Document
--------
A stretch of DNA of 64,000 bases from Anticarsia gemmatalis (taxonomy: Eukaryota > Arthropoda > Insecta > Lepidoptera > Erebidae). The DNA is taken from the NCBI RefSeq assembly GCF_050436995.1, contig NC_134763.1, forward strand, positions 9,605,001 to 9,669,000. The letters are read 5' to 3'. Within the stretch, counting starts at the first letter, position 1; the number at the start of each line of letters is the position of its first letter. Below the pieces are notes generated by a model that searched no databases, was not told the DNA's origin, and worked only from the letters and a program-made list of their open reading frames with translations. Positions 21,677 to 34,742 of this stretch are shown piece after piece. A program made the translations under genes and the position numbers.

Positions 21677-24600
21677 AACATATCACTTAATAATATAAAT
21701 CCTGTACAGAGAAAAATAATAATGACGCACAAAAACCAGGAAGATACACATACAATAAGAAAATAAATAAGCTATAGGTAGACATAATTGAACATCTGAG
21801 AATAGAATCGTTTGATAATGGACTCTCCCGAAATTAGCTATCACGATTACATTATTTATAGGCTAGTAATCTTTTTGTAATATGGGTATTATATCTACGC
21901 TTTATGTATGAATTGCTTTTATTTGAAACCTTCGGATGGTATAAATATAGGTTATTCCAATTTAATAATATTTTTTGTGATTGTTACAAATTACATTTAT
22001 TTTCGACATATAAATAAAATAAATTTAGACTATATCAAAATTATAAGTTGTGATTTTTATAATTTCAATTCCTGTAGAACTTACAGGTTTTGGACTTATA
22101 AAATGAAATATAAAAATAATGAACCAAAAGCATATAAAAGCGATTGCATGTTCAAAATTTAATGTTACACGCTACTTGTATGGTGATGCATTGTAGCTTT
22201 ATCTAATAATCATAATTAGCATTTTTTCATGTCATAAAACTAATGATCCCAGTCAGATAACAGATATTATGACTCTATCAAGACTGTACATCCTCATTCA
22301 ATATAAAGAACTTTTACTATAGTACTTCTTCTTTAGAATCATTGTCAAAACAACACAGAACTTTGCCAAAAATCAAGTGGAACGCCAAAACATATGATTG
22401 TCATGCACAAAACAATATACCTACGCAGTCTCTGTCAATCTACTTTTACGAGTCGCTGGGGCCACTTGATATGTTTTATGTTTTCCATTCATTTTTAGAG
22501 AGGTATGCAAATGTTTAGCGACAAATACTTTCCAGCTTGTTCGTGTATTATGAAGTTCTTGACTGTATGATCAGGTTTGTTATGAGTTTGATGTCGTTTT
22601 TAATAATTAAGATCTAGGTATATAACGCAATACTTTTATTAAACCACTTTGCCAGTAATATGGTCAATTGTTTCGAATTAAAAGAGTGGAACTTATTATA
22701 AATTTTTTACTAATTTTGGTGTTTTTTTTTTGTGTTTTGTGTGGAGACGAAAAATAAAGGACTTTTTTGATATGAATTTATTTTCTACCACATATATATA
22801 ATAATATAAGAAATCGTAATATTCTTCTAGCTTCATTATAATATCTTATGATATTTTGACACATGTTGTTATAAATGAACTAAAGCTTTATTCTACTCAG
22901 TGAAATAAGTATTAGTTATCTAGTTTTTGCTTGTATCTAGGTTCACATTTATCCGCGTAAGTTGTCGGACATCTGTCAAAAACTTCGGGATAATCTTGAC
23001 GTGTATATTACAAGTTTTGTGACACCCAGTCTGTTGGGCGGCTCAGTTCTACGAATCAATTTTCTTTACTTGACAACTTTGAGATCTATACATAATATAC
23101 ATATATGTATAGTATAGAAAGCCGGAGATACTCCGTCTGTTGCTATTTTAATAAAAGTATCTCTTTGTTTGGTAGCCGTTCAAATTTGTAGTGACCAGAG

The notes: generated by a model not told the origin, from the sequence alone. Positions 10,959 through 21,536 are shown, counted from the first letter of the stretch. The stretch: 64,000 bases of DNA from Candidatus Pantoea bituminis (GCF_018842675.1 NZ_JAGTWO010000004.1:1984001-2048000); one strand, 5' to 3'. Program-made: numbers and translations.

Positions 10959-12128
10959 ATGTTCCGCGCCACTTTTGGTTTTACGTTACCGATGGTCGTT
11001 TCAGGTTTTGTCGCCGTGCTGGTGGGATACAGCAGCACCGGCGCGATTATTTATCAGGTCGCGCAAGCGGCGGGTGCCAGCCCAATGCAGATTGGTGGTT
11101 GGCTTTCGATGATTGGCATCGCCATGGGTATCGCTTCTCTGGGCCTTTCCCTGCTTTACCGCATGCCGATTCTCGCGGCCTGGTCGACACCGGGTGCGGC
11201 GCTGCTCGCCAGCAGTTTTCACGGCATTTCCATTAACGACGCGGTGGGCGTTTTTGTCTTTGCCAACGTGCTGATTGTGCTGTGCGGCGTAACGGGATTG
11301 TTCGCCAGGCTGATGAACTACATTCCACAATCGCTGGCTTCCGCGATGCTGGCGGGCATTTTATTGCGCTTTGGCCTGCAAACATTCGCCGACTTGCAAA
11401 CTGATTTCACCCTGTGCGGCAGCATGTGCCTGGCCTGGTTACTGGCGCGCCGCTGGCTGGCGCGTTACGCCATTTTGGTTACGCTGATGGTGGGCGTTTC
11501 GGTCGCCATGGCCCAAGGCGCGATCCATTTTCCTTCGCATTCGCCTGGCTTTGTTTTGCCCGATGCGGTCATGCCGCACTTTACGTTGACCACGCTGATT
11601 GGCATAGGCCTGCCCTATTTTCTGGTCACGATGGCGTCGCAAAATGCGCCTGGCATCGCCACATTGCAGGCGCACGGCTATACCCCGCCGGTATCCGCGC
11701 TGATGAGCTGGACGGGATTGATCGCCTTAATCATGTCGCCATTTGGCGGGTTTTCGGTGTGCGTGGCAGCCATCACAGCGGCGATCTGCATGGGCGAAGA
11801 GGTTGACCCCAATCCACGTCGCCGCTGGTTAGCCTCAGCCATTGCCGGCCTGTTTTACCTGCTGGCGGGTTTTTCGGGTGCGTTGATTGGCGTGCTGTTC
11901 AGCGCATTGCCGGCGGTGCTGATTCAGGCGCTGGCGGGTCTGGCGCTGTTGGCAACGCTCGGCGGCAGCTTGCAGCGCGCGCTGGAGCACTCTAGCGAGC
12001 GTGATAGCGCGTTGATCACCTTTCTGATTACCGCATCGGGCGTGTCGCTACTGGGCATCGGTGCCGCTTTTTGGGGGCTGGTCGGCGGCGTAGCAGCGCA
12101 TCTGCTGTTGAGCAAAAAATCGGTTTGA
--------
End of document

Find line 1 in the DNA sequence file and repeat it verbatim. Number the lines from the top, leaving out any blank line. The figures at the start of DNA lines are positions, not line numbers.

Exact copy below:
A stretch of DNA of 64,000 bases from Anticarsia gemmatalis (taxonomy: Eukaryota > Arthropoda > Insecta > Lepidoptera > Erebidae). The DNA is taken from the NCBI RefSeq assembly GCF_050436995.1, contig NC_134763.1, forward strand, positions 9,605,001 to 9,669,000. The letters are read 5' to 3'. Within the stretch, counting starts at the first letter, position 1; the number at the start of each line of letters is the position of its first letter. Below the pieces are notes generated by a model that searched no databases, was not told the DNA's origin, and worked only from the letters and a program-made list of their open reading frames with translations. Positions 21,677 to 34,742 of this stretch are shown piece after piece. A program made the translations under genes and the position numbers.